Average 95.3 93.5 79.0 47.5 57.9
Figure 1. Percent of Students Who Met or Exceeded the CRCT State Mandated Standard by Subject, 2008 – 2010 at Parks Middle School. Note: 2009 was the year the Governor’s Office investigated excessive erasures in the APS. In 2010, there were few, if any, erasures on bubble tests.

How could these organizations be involved with Parks Middle School and not question or wonder about the success that their efforts were having at the school?  Did they believe that their efforts did make the difference?  Did they ever consider that other factors such as cheating?  Yet, as I’ve shown, there was more going on at Parks Middle School than cheating on student achievement tests.  If you read the article on Parks Middle School written by the Annie E. Casey Foundation that is included in the Governor’s Investigative Report on the Atlanta Public Schools, you will find details of the educational innovations that were put into place including after school programs for students, staff development for teachers, and partnerships with tens of organizations.  These probably played as much a part in increasing student’s ability to offer correct answers on the state achievement tests as did the erasures of student test sheets.

Preserving the Status Quo

I am going to argue that the cheating scandal, and the charges against 35 educators is because the country is mired in educational reform that has turned schools into testing factories. We can explain this mire if we look at two different political and social world-views, the conservative world-view (preserving things as they are), and the progressive world-view (forward-looking). Each world-view has played significant roles in American history, including public education.  Progressive and conservative approaches to education have competed with each other in America for more than a century. The conservative view has dominated American education, but we’ll also find that the progressive view has affected American education in powerful ways at different times during this period.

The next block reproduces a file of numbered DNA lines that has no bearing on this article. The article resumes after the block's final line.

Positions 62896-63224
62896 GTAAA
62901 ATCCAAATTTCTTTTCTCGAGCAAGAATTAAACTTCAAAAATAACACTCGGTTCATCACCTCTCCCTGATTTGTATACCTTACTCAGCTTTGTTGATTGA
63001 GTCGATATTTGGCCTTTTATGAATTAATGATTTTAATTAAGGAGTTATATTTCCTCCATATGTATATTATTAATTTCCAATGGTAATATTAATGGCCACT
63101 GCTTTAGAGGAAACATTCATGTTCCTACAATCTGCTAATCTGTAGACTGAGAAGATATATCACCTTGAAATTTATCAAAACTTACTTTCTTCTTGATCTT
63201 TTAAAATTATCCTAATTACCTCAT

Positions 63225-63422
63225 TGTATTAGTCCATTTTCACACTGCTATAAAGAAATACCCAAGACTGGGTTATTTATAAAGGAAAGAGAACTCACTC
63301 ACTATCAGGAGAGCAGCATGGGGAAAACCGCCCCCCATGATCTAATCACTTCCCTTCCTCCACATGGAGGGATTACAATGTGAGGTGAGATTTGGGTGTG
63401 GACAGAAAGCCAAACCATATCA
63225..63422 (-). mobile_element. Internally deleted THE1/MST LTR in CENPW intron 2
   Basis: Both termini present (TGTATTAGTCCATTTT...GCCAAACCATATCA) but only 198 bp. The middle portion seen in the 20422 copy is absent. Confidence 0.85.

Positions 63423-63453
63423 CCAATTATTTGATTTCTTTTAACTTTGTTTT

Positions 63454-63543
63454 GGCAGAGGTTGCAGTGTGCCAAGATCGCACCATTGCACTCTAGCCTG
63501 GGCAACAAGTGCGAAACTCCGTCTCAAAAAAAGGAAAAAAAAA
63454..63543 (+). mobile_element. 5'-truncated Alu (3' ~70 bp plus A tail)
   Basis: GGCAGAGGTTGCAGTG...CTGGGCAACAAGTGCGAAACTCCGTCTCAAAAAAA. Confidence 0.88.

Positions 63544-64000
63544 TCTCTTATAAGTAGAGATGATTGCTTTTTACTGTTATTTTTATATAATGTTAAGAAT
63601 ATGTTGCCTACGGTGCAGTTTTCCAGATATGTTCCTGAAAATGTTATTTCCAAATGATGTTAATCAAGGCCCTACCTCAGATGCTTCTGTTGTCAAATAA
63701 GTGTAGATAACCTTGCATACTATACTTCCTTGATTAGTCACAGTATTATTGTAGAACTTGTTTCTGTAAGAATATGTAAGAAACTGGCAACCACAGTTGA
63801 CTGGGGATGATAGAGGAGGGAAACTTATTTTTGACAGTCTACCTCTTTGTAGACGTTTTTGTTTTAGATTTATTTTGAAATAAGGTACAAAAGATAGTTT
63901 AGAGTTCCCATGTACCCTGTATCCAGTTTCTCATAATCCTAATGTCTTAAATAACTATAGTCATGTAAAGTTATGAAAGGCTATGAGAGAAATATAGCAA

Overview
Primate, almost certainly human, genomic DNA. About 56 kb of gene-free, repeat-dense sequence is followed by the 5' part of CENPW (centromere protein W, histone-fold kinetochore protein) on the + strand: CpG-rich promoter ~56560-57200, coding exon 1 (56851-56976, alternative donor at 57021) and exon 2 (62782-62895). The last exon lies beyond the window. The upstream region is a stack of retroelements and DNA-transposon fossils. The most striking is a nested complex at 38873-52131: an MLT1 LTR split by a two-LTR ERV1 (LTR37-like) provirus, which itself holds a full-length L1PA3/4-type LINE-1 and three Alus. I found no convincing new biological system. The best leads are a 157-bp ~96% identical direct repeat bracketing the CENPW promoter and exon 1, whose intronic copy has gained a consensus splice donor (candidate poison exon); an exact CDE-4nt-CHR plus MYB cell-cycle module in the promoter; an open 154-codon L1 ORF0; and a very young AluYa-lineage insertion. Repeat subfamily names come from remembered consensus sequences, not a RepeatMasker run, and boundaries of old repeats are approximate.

In this post I will try to show how the conservative world-view has negatively affected the way public schools determine curriculum, hold schools accountable for student learning, and the effectiveness of schools and teachers.  The theoretical basis for the conservative agenda for education will come to light here, and we will see that the authoritarian nature of the conservative view effectively perceives teachers as workers who prepare students to take achievement tests.  Because of the top-down nature of an authoritarian system, teachers have little opportunity to influence educational policy, and have not been instrumental in determining the goals and standards which they are responsible for carrying out in public schools.